The term painted fish refers to ornamental aquarium fish which have been artificially coloured to appeal to consumers. This artificial colouring, also known as juicing, is achieved by a number of methods, such as injecting the fish with a hypodermic syringe containing bright fluorescent colour dye, dipping the fish into a dye solution, or feeding the fish dyed food.
This process is usually done to make the fish a brighter colour and more attractive to consumers. The colouring of the fish is not permanent, and usually fades away in six to nine months.
There are a number of methods for introducing artificial colour to fish, although specific information on methodology is sometimes scanty.
A common method of creating "painted fish" is through injection via syringe. Generally, fish are injected multiple times. Fish may also be dipped in a caustic solution to strip their outer slime coat, then dipped in dye. This method is reported to have a very high mortality rate.
Many varieties of "colour-enhancing" foods for aquarium fishes are available to the consumer. Generally, these foods contain natural dyes, such as beta carotene, and are not harmful to fish, although as with other dye methods, the effect is temporary. One source reports that harmful dyes are sometimes used by wholesalers, however.
Fish can also be tattooed using a low-intensity laser with a dye, a process developed for fisheries by scientists but this technique is now applied to ornamental fish.
Aquarium fish genetically modified to fluoresce in bright colours under white or ultraviolet light are now available commercially in the United States, under the trade name GloFish. The technology was developed originally to produce a fish capable of detecting environmental pollution. These zebrafish are available in several fluorescent colours, protected by a United States patent.
It is not introducing any kind of artificial color, but provoking the apparition of mating period tonalities by administering hormones. This is argued to be used for minimizing the stressful effects of transport in fish aspect. This might also be used for making females of certain fish species look more colorful, despite this can also render them infertile.
Some species, such as albino Corydoras and "painted" glassfish, are injected with dye using a hypodermic needle. In more recent times (2004-2005), injection dyed albino Plecostomus and rift lake cichlids have also become available. Other than the Indian Glassy Fish, most dyed fish are albinos.
Some commonly painted species
- Indian Glassy Fish (Parambassis ranga). Tradename: Painted glassfish; Disco Fish; Colored Glass Tetra; Lightbulb tetra.
- Black tetra (Gymnocorymbus ternetzi). Tradenames: Berry Tetra; Painted Tetra.
- Oscar (Astronautus ocellatus). Tradenames: Blueberry Oscar; Strawberry Oscar.
- Corydoras species
- African Rift Lake cichlids, such as Pseudotropheus. Tradenames: Ice Blue Albino Cichlid; Zebra Ice Albino Cichlid.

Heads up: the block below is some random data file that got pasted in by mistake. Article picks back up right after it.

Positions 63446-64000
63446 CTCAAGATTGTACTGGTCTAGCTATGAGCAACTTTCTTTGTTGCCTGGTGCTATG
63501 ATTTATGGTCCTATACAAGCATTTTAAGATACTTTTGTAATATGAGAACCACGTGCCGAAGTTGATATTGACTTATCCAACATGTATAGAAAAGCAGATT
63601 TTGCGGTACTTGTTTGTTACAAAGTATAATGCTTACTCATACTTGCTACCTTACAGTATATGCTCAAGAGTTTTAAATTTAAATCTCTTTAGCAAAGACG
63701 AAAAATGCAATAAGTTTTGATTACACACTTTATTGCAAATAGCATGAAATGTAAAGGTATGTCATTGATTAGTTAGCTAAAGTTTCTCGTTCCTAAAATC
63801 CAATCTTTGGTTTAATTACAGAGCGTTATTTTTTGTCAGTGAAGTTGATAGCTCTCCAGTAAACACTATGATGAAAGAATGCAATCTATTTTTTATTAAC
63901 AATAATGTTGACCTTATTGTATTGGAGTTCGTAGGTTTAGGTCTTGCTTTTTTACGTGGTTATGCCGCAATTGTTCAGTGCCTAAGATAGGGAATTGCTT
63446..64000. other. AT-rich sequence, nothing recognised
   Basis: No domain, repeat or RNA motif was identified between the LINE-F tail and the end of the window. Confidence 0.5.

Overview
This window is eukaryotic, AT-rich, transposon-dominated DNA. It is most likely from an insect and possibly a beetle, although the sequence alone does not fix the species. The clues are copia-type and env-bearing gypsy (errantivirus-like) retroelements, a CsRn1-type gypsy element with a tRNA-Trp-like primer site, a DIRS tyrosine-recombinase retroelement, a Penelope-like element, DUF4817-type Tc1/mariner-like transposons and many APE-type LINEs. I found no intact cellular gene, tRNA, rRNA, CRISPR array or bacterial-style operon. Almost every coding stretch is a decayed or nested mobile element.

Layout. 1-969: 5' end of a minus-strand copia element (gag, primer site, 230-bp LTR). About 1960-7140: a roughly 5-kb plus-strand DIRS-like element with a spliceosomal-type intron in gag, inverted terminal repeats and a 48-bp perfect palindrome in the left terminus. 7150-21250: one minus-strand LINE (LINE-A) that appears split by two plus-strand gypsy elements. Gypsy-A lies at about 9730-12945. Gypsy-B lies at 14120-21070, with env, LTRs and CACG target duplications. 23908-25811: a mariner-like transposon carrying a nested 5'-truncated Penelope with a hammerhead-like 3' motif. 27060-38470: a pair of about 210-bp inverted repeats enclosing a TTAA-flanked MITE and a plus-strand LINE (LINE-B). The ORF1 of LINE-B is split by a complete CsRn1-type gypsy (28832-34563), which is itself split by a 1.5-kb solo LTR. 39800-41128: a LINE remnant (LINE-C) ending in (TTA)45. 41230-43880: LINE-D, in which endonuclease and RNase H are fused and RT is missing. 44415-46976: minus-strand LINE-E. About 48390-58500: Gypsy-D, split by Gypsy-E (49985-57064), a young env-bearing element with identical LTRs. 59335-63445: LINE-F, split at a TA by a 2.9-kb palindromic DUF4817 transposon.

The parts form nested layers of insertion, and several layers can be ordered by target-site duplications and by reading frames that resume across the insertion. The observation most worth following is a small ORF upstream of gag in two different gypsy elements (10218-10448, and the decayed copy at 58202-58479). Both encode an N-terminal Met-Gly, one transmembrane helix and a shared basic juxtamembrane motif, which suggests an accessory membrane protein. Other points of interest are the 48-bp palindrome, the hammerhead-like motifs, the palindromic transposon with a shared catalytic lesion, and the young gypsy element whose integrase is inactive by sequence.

- Suckermouth catfish (Hypostomus plecostomus). Tradenames: Patriotic Suckerfish; Mixed Color Suckerfish.
- Blood parrot cichlid (Amphiliphus citrinellus x Heros severus). Tradenames: Jellybean Cichlid; Cotton Candy Cichlid.
- Goldfish (Carassius auratus). Tradenames: Jellybeans; Icepops.
Health hazards to painted fish
A 1998 survey carried out in the South of England revealed that over 40% of painted glassfish showed signs of a Lymphocystis infection, compared to 10% of unpainted glassfish. The infection may have been caused by transmitting the virus from fish to fish via an infected needle, or by a reduced resistance to the infection due to stress from the injection process. In addition, fishes injected with dye often die without apparent external disease symptoms, presumably due to kidney disease caused by injection.
Efforts to stop fish painting
Some members of the aquarium trade want to ban this practice. For example, the British publication Practical Fishkeeping started a campaign in 1996 to ask retailers to stop selling dyed fish, which led to a significant decrease in the number sold in the United Kingdom. Practical Fishkeeping has launched a similar campaign with a global scope and maintains a register of stores which do not stock dyed fish. The Royal Society for the Prevention of Cruelty to Animals (RSPCA) regards the practice as cruel and unnecessary cosmetic mutilation. A campaign in Australia and in the UK has limited the sale of these fish. Dyed fish are still available and are generally imported from Southeast Asia.
In February 2006, the UK's Department for Environment, Food and Rural Affairs (Defra) confirmed that it would not be making it illegal to sell dyed fish in the UK under the Animal Welfare Bill.
- Dr Stan MacMahon and Dr Peter Burgess (March 1998). "Why it's cruel to dye". Practical Fishkeeping. Retrieved April 20, 2009.[dead link]
- Shirlie Sharp. "Death by Dyeing". About.Com. Retrieved May 19, 2006.
- "Company offers custom fish tattoos with laser". Practical Fishkeeping. 2006-02-23. Archived from the original on 2006-04-11. Retrieved 2006-05-19.
- "GloFish: First Genetically Modified Pet in U.S.". The Pew Initiative on Food and Biotechnology. 2004. Retrieved 2006-12-10.
- "United States Patent 7,135,613". November 14, 2006. Retrieved 2006-12-10.
- http://www.thekrib.com/Fish/steroids.html thekrib.com
- "Shades of Death". Retrieved 2006-05-19.
- Jim Greenwood, B.V.Sc. "What's wrong with a painted angel?". Eastern Districts Aquarium Society. Retrieved 2009-04-20.[dead link]
- "Dyed Fish Campaign". Practical Fishkeeping. Archived from the original on 2006-02-14. Retrieved 2006-05-19.
- "Dyed fish to remain legal". Practical Fishkeeping. 2006-02-17. Archived from the original on 2006-03-03. Retrieved 2006-05-19.